"There is no one, who has even a slender knowledge of these things, who does not know of the Platonic philosophers, who derive their name from their master Plato. Concerning this Plato, then, I will briefly state such things as I deem necessary to the present question, mentioning beforehand those who preceded him in time in the same department of literature."


Those who would condemn St.Thomas Aquinas or the hierarchy of the Church for using philosophy, then, might as well (which God forbid!) condemn St. Paul himself for saying the following:

1st Corinthians 9: 22-23: "To the weak I became weak, that I might gain the weak. I became all things to all men, that I might save all.  And I do all things for the gospel's sake: that I may be made partaker thereof."

And they might as well condemn St. Augustine for following in St. Paul's footsteps.  God forbid!

St. Augustine, Letter 118 3:16: "Among those, again, who say that our supreme and only good is to enjoy God, by whom both we ourselves and all things were made, the most eminent have been the Platonists, who not unreasonably judged it to belong to their duty to confute the Stoics and Epicureans— the latter especially, and almost exclusively."

But study of the philosophers must be balanced along with study of theology, as the decree from the Council of Lateran V states:

Pope Leo X, Fifth Lateran Council, Session 8: "And since truth cannot contradict truth, we define that every statement contrary to the enlightened truth of the faith is totally false and we strictly forbid teaching otherwise to be permitted. We decree that all those who cling to erroneous statements of this kind, thus sowing heresies which are wholly condemned, should be avoided in every way and punished as detestable and odious heretics and infidels who are undermining the Catholic Faith.

"Moreover we strictly enjoin on each and every philosopher who teaches publicly in the universities or elsewhere, that when they explain or address to their audience the principles or conclusions of philosophers, where these are known to deviate from the true faith—as in the assertion of the soul's mortality or of there being only one soul or of the eternity of the world and other topics of this kind—they are obliged to devote their every effort to clarify for their listeners the truth of the Christian religion, to teach it by convincing arguments, so far as this is possible, and to apply themselves to the full extent of their energies to refuting and disposing of the philosophers' opposing arguments, since all the solutions are available.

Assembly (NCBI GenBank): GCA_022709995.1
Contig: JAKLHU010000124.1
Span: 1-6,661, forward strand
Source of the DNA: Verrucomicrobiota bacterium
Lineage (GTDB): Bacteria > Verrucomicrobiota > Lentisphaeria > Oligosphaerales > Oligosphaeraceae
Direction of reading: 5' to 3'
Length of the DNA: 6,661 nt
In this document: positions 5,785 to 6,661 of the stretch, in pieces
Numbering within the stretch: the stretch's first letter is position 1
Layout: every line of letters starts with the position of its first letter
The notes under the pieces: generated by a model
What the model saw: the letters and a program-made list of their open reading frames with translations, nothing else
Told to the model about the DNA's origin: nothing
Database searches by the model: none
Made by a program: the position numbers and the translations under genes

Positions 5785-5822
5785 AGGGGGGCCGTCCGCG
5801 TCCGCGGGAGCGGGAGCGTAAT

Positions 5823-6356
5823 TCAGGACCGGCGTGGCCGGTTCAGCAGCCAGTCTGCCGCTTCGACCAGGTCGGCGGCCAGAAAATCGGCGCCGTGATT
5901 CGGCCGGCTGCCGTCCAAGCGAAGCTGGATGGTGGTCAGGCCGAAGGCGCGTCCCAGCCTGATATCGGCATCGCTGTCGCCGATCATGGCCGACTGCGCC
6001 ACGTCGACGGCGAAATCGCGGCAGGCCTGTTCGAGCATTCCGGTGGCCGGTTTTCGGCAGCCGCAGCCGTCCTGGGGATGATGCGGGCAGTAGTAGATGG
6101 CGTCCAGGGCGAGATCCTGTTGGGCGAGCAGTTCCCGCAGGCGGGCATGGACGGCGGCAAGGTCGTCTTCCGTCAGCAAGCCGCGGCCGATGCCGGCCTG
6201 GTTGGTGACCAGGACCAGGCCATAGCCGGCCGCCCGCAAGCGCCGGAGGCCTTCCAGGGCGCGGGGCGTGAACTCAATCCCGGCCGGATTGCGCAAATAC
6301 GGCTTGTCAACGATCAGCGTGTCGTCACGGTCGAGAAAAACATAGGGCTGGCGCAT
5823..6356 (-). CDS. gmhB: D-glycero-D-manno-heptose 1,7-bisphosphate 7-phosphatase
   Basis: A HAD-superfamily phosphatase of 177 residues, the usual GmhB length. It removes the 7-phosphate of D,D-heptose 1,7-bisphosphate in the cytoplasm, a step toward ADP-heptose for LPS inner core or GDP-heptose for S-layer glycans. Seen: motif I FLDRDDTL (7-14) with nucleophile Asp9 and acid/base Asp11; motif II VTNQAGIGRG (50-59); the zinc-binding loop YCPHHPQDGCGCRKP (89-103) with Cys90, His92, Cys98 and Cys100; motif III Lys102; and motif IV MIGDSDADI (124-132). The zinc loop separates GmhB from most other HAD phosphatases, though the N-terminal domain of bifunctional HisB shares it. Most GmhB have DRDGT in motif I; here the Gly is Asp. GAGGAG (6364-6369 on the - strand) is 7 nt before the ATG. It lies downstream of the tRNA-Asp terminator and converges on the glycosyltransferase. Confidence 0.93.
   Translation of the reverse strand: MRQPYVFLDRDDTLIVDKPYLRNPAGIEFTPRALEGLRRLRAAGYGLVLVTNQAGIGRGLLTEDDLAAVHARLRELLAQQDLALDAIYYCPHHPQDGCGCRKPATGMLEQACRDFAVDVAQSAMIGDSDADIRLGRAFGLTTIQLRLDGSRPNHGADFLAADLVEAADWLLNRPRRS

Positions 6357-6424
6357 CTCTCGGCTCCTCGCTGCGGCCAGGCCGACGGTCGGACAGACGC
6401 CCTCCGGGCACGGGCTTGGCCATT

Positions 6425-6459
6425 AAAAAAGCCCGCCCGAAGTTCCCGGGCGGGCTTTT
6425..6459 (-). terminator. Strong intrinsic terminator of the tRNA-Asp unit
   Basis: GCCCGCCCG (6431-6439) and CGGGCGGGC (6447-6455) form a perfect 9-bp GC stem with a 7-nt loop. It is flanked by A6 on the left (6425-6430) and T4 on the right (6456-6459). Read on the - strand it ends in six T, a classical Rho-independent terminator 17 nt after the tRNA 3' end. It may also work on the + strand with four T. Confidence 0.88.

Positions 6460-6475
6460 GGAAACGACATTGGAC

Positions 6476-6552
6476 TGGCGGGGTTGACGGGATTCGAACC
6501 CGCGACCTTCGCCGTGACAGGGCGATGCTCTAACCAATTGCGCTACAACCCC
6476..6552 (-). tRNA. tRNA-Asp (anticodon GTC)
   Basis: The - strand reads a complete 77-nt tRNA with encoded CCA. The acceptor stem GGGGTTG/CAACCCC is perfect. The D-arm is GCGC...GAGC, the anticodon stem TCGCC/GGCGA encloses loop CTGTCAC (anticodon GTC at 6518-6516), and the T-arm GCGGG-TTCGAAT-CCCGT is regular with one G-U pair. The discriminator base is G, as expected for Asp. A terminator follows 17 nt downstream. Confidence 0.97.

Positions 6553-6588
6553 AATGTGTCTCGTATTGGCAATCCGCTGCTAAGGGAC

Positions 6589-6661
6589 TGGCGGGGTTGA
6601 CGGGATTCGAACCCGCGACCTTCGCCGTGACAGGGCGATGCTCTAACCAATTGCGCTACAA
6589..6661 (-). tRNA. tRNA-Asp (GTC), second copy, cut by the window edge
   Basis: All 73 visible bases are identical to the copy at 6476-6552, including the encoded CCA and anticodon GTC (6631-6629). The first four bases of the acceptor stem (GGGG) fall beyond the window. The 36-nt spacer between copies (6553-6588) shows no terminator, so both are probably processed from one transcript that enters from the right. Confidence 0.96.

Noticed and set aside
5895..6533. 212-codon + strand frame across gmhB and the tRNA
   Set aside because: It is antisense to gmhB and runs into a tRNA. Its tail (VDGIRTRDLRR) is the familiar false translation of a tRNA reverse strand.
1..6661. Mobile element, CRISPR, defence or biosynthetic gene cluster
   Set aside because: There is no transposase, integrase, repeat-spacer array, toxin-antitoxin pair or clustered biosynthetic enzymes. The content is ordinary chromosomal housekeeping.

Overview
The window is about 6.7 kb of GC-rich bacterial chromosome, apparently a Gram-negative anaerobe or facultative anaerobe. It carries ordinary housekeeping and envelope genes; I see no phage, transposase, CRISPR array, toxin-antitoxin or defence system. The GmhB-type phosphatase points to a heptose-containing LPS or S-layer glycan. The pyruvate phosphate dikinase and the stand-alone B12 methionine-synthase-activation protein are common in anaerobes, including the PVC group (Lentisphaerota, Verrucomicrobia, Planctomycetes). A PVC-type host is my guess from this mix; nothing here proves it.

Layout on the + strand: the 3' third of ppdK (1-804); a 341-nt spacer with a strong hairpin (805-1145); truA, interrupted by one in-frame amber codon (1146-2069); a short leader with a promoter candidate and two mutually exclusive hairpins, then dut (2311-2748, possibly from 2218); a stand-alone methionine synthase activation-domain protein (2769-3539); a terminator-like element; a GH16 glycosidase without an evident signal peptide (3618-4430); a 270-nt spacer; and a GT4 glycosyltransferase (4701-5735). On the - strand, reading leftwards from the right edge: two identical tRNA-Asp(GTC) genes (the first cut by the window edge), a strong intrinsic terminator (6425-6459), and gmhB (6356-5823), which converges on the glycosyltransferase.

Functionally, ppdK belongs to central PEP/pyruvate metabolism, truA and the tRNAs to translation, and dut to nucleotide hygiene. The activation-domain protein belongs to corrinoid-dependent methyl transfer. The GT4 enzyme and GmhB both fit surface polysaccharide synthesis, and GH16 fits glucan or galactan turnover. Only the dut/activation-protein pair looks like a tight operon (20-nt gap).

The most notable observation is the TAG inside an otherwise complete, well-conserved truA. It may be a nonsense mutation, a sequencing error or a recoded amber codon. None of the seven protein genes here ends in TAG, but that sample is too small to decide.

"But it does not suffice occasionally to clip the roots of the brambles, if the ground is not dug deeply so as to check them beginning again to multiply, and if there are not removed their seeds and root causes from which they grow so easily. That is why, since the prolonged study of human philosophy—which God has made empty and foolish, as the Apostle says, when that study lacks the flavouring of divine wisdom and the light of revealed truth—sometimes leads to error rather than to the discovery of the truth, we ordain and rule by this salutary constitution, in order to suppress all occasions of falling into error with respect to the matters referred to above, that from this time onwards none of those in sacred orders, whether religious or seculars or others so committed, when they follow courses in universities or other public institutions, may devote themselves to the study of philosophy or poetry for longer than five years after the study of grammar and dialectic, without their giving some time to the study of theology or pontifical law. Once these five years are past, if someone wishes to sweat over such studies, he may do so only if at the same time, or in some other way, he actively devotes himself to theology or the sacred canons; so that the Lord's priests may find the means, in these holy and useful occupations, for cleansing and healing the infected sources of philosophy and poetry."